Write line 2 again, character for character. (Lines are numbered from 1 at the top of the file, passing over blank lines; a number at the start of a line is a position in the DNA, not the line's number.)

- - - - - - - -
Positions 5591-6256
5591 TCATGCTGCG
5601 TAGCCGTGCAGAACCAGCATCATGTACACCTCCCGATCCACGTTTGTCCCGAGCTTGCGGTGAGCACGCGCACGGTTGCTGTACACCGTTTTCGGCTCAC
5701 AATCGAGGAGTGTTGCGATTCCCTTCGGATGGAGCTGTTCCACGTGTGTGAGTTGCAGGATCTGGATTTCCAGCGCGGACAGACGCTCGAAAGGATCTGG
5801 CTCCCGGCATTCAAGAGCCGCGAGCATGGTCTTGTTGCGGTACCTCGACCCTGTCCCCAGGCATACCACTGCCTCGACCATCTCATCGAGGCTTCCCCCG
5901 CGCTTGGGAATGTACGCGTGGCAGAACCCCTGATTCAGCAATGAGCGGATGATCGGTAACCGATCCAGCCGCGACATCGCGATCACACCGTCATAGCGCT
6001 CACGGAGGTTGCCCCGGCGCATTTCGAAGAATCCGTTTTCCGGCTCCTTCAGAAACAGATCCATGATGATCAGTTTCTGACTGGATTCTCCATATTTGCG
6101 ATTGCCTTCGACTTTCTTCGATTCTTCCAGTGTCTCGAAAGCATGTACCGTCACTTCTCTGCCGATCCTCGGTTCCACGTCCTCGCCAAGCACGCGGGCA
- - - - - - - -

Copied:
5591 TCATGCTGCG